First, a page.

So far there’s been a lot of talk about how seasons inform the art and sounds of Seasons After Fall; how do they affect the gameplay? Nearly all of Seasons After Fall‘s challenges are simple environmental puzzles, and this is where the game’s season-changing mechanic comes into play. A geyser isn’t much use to anyone in the springtime, but switch over to winter and it freezes up, making for a great platform. Conversely, a tree isn’t all that lively in winter, but come summertime its leaves make handy ramps.

Seasons After Fall‘s gameplay is easy to understand, but that’s mostly because it’s so simplistic. All the player has to to is behold an object that can produce a platform and switch over to the season that’ll make it do so. This setup leaves the title’s gameplay feeling shallow and light on challenge; inveterate platforming fans will have little trouble causing mushrooms to grow and geysers to shatter. Something more challenging, like timed puzzles requiring quick seasonal changes, would not have gone amiss.


Hot cocoa senses tingling…

Luckily, Seasons After Fall excels at giving players silky smooth character control. The game’s jumping and running mechanics are implemented with laser precision. Switching between seasons is pretty simple too; just hover in the air for a sec and voila! Autumn awesomeness. Though Seasons After Fall allows players to run and jump with wild abandon, the camera can be a bit slow to catch up, sometimes waiting until the player is at the very edge of the scene before re-centering.

Seasons After Fall‘s PC performance is more enviable than its gameplay. The game runs well on PCs of all shapes and sizes, most likely because of its 2D setup and low-poly paint job. These factors are also probably responsible for the game’s small options menu, which lists out a few resolution sizes, audio options, and its controls. Nothing fancy, but luckily for Seasons After Fall, it has an autumn-level lack of pesky bugs.


Aw. He’s all tuckered out by his godlike powers.

Another detail to keep an eye out for among the fall colors is Seasons After Fall‘s story. The game’s plot does a pretty good job of guiding the player through the seasonal vistas (as the fox is a mute and has no verbalized character motivations), but isn’t quite as memorable as said vistas. Players spend most of the game being guided around by a woodland sprite, whose young British voice actress lends peppy energy (and a charming accent) to the production. Later, Seasons After Fall introduces a few guardians who guide the player along at a significantly slower tempo than the sprite.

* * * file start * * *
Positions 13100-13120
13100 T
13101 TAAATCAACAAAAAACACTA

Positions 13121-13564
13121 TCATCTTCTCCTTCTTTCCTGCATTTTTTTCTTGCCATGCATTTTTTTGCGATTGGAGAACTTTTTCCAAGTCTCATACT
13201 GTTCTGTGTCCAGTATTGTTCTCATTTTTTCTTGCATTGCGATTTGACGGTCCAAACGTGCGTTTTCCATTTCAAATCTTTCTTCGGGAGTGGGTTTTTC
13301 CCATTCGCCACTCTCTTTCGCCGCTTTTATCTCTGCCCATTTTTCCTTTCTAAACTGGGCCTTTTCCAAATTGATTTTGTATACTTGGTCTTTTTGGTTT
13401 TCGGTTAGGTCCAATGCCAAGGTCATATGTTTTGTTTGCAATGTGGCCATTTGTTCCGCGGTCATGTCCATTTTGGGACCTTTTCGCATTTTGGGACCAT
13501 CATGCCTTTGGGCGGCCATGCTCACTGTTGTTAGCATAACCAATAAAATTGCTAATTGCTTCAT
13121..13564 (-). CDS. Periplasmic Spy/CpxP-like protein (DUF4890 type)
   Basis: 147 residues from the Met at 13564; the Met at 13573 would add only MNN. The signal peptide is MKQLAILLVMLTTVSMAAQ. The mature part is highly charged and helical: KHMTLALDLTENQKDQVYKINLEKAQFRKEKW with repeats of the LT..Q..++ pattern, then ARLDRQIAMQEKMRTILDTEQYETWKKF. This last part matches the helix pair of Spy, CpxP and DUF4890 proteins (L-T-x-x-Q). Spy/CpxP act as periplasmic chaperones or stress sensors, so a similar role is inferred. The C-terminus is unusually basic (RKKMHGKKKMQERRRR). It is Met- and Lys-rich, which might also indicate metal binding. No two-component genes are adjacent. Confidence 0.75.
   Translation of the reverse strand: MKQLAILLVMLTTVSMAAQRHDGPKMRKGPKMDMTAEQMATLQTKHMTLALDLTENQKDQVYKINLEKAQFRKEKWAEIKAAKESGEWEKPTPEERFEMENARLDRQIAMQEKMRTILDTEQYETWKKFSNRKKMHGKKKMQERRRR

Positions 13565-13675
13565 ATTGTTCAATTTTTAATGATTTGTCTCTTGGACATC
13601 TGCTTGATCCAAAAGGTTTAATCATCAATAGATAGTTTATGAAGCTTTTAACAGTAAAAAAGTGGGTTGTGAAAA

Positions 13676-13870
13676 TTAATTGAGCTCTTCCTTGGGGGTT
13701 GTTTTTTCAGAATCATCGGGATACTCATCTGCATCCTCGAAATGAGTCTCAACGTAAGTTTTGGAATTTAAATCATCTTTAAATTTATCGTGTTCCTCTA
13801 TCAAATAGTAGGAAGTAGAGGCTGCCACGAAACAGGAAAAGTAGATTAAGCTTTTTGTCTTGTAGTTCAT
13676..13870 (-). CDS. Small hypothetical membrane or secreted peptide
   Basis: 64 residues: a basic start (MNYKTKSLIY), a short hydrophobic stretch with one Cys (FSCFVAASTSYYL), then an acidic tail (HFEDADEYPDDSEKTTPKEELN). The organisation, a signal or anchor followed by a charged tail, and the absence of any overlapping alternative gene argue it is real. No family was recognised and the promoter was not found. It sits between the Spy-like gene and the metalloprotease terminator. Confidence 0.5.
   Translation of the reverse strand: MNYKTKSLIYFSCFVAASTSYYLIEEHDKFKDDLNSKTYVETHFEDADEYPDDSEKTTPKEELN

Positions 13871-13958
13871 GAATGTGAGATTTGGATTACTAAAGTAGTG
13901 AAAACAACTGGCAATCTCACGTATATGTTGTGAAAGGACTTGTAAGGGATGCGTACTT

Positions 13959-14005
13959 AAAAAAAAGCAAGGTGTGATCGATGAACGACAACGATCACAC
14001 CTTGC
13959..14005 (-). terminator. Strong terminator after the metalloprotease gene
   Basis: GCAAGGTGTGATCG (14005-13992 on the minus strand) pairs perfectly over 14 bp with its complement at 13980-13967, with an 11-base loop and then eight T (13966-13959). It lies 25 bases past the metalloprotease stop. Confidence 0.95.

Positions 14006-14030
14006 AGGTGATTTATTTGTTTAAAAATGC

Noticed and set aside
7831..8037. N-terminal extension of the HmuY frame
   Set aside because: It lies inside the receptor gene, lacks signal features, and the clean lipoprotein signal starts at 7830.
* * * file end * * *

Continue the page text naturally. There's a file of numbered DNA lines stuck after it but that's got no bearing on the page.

The game’s actual writing is about three fifths musing about the seasons, two fifths telling the player where to go, and just a dash of plot twist. None of it makes for exemplary exposition and there are a few grammar errors here and there, but it does provide a solid enough foundation for traversing an ever-changing world. Seasons After Fall could stand some more narrative heft, but its art, gameplay and sound design are substantial enough that the game doesn’t feel lesser for not having it.


Climb, little buddy!

There are a lot of exciting games coming down the pipe this autumn, but make some time for Seasons After Fall. It’s a delightful little title whose atmosphere successfully captures the joy of nature, though its gameplay could stand some more depth. As an aside, this title is best enjoyed with a slice of pumpkin bread and some dark roast coffee… like really dark roast. Hell, make it a pumpkin spice latte if absolutely necessary.


You can buy Seasons After Fall here.

Thank you for reading! My next review will be posted in a few days. You can follow Art as Games on Twitter @IanLayneCoppock, or friend me at username Art as Games on Steam. Feel free to leave a comment or email me at with a game that you’d like to see reviewed, though bear in mind that I only review PC games.